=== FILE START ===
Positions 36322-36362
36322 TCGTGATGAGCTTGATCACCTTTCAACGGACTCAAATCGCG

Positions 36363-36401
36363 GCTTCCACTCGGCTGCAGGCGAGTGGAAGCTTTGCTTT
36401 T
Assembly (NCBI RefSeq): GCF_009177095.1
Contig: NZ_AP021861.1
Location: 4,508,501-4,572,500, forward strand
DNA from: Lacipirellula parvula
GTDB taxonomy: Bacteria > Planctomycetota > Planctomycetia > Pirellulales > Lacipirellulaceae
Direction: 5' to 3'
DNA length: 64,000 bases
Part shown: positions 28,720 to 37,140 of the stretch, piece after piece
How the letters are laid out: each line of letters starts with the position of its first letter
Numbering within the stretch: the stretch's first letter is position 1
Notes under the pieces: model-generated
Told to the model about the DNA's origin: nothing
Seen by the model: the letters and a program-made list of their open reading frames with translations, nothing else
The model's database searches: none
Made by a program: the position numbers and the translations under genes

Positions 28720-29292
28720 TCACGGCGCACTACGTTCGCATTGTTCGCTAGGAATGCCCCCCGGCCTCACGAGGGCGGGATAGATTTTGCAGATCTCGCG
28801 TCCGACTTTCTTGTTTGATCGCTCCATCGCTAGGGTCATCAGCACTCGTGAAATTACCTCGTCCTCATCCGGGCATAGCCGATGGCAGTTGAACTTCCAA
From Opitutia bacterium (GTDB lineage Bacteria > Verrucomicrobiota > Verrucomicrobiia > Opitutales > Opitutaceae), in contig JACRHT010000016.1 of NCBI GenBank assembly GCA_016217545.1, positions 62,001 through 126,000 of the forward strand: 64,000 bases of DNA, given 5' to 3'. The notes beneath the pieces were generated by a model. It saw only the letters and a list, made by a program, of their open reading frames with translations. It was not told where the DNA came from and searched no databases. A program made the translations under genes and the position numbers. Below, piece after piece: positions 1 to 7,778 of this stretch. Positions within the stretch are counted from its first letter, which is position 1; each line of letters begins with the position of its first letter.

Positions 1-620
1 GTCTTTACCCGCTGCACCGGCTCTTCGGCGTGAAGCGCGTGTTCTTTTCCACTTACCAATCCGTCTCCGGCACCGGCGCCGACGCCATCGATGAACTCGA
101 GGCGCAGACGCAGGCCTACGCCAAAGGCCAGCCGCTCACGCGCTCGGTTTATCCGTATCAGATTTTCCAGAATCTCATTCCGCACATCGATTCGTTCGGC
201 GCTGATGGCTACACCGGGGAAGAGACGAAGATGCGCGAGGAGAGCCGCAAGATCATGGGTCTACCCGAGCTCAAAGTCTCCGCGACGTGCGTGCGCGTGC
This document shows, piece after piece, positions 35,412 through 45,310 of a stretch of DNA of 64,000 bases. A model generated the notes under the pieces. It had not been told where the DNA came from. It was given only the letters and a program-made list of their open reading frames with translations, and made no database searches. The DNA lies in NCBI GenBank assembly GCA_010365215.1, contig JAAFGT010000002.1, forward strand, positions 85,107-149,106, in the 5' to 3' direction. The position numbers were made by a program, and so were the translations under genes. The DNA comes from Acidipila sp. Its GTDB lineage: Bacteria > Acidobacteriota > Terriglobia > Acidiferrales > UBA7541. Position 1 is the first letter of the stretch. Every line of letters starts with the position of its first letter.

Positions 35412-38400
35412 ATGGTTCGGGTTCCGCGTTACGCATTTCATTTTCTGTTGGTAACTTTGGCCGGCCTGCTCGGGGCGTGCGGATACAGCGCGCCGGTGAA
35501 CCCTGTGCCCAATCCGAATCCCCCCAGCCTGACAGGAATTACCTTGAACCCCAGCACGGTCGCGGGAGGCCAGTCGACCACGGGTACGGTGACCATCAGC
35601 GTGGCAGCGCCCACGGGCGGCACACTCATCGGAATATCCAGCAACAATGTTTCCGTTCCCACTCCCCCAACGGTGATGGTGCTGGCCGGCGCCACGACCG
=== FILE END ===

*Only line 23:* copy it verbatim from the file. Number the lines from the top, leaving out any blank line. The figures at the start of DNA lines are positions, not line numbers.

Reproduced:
28801 TCCGACTTTCTTGTTTGATCGCTCCATCGCTAGGGTCATCAGCACTCGTGAAATTACCTCGTCCTCATCCGGGCATAGCCGATGGCAGTTGAACTTCCAA